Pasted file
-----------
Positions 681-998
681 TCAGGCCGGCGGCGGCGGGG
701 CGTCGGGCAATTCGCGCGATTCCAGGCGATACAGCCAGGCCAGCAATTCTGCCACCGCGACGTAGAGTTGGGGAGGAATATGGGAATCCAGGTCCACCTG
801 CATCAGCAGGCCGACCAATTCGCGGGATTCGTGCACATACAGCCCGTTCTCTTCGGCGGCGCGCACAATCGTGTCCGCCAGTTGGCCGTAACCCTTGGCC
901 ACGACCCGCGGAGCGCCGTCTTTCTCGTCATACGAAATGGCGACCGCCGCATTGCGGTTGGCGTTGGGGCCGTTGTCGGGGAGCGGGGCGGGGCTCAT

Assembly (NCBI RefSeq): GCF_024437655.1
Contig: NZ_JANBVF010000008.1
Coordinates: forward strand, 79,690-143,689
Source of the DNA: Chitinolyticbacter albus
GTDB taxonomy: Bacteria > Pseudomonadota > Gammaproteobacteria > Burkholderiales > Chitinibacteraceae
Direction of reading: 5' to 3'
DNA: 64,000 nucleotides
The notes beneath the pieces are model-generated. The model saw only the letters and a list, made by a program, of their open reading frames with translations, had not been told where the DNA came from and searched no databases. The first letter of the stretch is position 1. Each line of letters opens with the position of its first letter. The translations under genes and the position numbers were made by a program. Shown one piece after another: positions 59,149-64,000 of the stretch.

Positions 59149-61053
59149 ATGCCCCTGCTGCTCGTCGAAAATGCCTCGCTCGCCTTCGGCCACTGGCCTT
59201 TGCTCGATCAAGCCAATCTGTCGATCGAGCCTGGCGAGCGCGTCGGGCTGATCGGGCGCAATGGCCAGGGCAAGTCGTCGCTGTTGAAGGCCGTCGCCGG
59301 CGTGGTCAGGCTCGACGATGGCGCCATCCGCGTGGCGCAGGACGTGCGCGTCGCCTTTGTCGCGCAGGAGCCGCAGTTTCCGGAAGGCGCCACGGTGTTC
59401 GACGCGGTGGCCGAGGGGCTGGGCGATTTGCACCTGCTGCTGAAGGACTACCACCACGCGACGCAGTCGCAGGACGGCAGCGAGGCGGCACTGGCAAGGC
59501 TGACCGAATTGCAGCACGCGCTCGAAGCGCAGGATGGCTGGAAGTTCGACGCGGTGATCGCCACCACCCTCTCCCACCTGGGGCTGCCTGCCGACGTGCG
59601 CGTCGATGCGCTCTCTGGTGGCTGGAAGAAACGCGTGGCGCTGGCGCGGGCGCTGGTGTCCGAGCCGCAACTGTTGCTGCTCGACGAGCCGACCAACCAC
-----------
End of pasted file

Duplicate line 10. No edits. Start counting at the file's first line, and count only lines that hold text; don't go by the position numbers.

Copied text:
GTDB taxonomy: Bacteria > Pseudomonadota > Gammaproteobacteria > Burkholderiales > Chitinibacteraceae